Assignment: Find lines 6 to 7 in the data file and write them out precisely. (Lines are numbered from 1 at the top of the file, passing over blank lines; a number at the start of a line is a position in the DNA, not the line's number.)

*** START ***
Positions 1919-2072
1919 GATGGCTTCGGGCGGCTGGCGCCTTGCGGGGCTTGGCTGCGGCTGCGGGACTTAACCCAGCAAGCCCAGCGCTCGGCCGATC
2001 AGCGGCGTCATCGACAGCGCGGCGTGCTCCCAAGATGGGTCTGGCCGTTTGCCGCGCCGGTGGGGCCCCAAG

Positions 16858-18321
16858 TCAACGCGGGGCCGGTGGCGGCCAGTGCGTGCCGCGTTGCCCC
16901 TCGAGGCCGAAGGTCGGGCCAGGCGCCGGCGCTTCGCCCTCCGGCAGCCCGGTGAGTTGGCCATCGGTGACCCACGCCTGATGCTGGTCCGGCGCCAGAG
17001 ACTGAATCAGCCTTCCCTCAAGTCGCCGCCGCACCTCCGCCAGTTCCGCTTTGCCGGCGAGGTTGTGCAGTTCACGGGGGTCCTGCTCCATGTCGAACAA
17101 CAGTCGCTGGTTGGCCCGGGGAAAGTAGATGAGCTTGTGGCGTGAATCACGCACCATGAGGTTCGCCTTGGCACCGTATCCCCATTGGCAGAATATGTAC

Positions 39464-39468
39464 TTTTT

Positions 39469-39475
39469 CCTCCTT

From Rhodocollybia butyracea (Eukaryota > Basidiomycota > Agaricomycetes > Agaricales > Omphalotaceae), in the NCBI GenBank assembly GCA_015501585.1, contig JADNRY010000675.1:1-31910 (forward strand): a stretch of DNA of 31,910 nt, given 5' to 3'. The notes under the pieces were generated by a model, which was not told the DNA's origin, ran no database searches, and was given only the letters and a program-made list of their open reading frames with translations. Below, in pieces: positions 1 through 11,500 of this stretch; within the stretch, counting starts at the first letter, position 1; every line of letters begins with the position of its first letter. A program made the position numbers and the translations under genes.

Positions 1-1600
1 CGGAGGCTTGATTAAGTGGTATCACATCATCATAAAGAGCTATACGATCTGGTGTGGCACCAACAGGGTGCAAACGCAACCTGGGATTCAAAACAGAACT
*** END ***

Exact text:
16901 TCGAGGCCGAAGGTCGGGCCAGGCGCCGGCGCTTCGCCCTCCGGCAGCCCGGTGAGTTGGCCATCGGTGACCCACGCCTGATGCTGGTCCGGCGCCAGAG
17001 ACTGAATCAGCCTTCCCTCAAGTCGCCGCCGCACCTCCGCCAGTTCCGCTTTGCCGGCGAGGTTGTGCAGTTCACGGGGGTCCTGCTCCATGTCGAACAA